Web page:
Temple of Set Reading List: Category 17

The Gift of Set

Reprinted from: "The Crystal Tablet of Set" (c) Temple of Set 1989 CE Weirdbase file version

by TS permission by Michael A. Aquino, Ipsissimus VI* Temple of Set

Sometime between the Lower-Paleolithic Period (about 800,000 years ago) and the Middle-Paleolithic (about 100,000 years ago), the proto-human brain underwent a mutation directly contrary to the objective-universal laws of natural evolution. Between Pithecanthropus Erectus and Cro-Magnon the cranial cavity almost doubled in size - from about 900 cc to about 1,700 cc. Darwinian evolutionists are completely unable to explain this development and therefore deal with it in texts by simply glossing over it. The Temple of Set does not. 17A. "Childhood's End" by Arthur C. Clarke. NY: Harcourt, Brace & World, Inc., 1953. (TS-3)

MA: "A most fascinating - and delightfully diabolical - speculation on the Gift of Set that, in a more abstract version, was later brought to the screen as "2001: A Space Odyssey". The eventual sequel to that film, "2010", broke no new ground; what more was there to say?" 17B. "The Eternal Man" by Louis Pauwels and Jacques Bergier. NY: Avon Books #380-16725-150, 1972. (TS-1)

MA: "There are a great many sensationalistic paperbacks on the market dealing with 'startling discoveries concerning human history and prehistory'. The Setian may browse among them at will, picking and choosing data that seem to have substance for further investigation and utilization. This book, by the dynamic duo who brought you #4B and #22B, is, however, a unique item." 17C. "Lifetide" by Lyall Watson. NY: Simon & Schuster, 1979. (TS-3)

MA: "Dr. Watson, an anthropologist who is only very slightly 'tainted' by his interest in phenomena that polite academia carefully avoids, is the author of #22D as well. Here he discusses scientific evidence for the extra- terrestrial origins of life on Earth and attempts to describe the development of the phenomenon of self-consciousness through purely-natural means. It is a valiant attempt. He stumbles, however, on certain features (such as the working vertebrate eye) that cannot be explained by evolution, and finally he is forced to admit that there is something beyond the natural order at work. In an effort to avoid taking the plunge into theology, he coins the term 'lifetide', a sort of neo-version of the 'vitalism' used as an escape-valve for inconvenient facts by hard-core Darwinists. An excellent book for seeing just how far science can go in beating its head against the door of non-natural tampering with the human intellectual equation." 17D. "The Ordeal of Change" by Eric Hoffer. NY: Perennial Library #P-110. (TS-1)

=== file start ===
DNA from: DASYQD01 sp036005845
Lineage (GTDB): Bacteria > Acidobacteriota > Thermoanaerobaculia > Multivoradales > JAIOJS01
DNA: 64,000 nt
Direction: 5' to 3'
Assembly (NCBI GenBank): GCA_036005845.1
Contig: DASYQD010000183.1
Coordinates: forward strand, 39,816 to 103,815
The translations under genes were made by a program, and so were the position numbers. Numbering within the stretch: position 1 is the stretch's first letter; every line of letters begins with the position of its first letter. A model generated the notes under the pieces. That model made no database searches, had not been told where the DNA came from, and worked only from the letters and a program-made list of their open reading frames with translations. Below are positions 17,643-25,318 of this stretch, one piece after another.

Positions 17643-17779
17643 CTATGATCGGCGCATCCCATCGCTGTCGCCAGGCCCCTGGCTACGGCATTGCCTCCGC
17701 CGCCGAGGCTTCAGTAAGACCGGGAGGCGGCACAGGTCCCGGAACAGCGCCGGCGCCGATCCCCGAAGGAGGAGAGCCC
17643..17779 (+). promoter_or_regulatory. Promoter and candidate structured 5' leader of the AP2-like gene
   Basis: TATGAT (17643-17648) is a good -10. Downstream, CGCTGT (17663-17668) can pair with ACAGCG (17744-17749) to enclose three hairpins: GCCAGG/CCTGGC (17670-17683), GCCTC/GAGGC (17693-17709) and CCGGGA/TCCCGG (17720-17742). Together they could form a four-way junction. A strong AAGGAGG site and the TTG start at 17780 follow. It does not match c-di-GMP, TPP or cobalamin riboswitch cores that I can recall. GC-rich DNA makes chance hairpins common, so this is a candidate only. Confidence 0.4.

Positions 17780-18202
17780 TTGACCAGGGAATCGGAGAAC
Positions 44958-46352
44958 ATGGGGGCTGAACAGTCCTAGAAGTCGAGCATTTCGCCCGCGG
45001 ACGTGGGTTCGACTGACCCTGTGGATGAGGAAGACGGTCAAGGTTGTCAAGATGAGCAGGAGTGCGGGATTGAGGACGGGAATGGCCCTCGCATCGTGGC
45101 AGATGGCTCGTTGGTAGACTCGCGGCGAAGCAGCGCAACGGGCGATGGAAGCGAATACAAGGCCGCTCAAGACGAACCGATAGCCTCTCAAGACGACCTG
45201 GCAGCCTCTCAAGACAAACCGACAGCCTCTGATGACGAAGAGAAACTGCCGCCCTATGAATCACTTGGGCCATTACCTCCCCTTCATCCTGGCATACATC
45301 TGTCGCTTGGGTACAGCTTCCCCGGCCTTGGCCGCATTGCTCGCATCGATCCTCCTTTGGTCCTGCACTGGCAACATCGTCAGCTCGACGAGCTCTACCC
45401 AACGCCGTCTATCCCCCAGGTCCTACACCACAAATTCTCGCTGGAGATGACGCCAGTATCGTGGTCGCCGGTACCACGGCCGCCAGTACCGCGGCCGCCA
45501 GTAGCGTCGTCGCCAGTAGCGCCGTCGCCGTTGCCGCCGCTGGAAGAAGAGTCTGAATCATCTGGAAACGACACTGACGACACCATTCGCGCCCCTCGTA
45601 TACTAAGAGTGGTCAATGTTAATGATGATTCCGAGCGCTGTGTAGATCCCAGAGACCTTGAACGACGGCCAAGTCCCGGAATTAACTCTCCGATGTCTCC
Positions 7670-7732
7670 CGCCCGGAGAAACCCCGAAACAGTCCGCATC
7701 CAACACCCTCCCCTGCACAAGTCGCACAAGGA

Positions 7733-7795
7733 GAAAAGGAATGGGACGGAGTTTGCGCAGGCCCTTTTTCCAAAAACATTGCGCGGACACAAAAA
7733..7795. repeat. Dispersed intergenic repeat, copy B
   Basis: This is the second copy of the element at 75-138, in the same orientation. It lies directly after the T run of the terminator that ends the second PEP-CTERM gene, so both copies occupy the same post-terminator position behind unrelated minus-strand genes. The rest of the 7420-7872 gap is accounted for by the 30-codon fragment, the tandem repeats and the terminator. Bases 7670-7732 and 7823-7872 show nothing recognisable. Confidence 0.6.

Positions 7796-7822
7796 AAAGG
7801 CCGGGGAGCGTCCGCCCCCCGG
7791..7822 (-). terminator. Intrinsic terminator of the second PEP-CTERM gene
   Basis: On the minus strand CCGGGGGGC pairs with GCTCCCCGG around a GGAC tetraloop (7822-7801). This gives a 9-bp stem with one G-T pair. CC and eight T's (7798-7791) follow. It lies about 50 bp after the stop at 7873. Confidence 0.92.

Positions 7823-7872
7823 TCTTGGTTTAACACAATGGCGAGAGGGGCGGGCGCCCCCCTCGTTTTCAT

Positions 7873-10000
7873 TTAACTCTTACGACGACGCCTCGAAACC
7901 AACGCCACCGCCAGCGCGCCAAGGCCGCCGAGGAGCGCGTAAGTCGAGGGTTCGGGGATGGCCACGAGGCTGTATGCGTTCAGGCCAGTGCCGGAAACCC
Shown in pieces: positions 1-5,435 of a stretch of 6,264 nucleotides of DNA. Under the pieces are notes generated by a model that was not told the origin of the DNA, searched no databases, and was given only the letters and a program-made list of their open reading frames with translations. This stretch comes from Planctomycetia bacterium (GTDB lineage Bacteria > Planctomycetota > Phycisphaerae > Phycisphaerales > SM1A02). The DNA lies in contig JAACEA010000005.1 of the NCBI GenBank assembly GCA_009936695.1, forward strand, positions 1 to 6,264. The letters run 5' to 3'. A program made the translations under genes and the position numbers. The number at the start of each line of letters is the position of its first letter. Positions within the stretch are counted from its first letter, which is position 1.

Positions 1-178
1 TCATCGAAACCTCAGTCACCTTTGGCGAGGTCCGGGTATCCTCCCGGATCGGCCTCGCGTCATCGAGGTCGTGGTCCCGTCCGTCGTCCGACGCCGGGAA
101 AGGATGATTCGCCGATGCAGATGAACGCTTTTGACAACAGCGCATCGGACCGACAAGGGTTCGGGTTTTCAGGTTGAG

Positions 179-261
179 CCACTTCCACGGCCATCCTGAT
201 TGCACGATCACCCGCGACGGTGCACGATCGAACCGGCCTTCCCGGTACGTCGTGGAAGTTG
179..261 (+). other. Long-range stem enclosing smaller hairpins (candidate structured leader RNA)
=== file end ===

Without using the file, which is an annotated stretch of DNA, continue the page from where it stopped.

MA: "This book is listed specifically because of its included essay 'The Unnaturalness of Human Nature', which is brilliantly conceived and phrased." 17E. "The Neck of the Giraffe: Darwin, Evolution, and the New Biology" by Francis Hitching. NY: New American Library (Mentor) #0-451-62232, 1982. (TS- 3)

MA: "The recent attack on accepted Darwinian theories of evolution and natural selection by religious fundamentalists has prompted a few brave natural scientists and biologists to question some of the 'sacred cows' in the field of evolution. Evolution as a principle stands up to the most exacting tests, but some of the Darwinian sub-assumptions are found not to. There are 'gaps' in the fossil record between major species - for example, between early invertebrate sea creatures and ancient fishes. And between fish and amphibians. And between the reptile & the mammal jaw. How could the hyper-intricate human eye have evolved through 'intermediate stages'?

Hitching then launches into a careful discussion of mutation, genes, and cellular coding, after which he analyzes the best arguments the creationists have to offer. While dismissing creationism as ridiculous, he agrees with British Museum pal~ontologist Colin Patterson: 'They [the creationists] didn't have the right answers, but they certainly asked a lot of the right questions.' In addition to a 4-page bibliography of technical works, Hitching provides an additional 4-page annotated bibliography of introductory reading, keyed to points brought out in the chapters of his book. If you intend to think or talk about evolutionary theory, this book should be considered TS-1; if you don't, then TS-3." 17F. "The Body Electric: Electromagnetism and the Foundation of Life" by Robert O. Becker, M.D. and Gary Seldon. NY: William Morrow, 1985. (TS-3)

MA: "Becker is an orthopedic surgeon who gradually uncovered a number of correlations between electromagnetic phenomena and the behavior of living tissue. In this tightly argued and well-documented book, he discusses human brain evolution and behavior in terms of past and present EM field influences, as well as the more general effects of EM radiation on living beings. This book is reviewed in detail in "Runes" #III-3. From the text: 'Francis Ivanhoe, a pharmacologist and anthropologist at two universities in San Francisco, made a statistical survey of the braincase volume of all known Paleolithic human skulls, and correlated the increase with the magnetic field strength & major advances in human culture during the same period.

Ivanhoe found bursts of brain-size evolution at about 380-340,000 years ago, and again at 55-30,000 years ago. Both periods correspond to major ice ages, the Mindel & the Wuerm, and they were also eras when great cultural advances were made - the widespread domestication of fire by Homo Erectus in the early Mindel, and the appearance of Homo Sapiens Sapiens (Cro-Magnon peoples) and gradual decline of Neanderthals (Homo Sapiens) during the Wuerm ...' [See also #19I/J.]"

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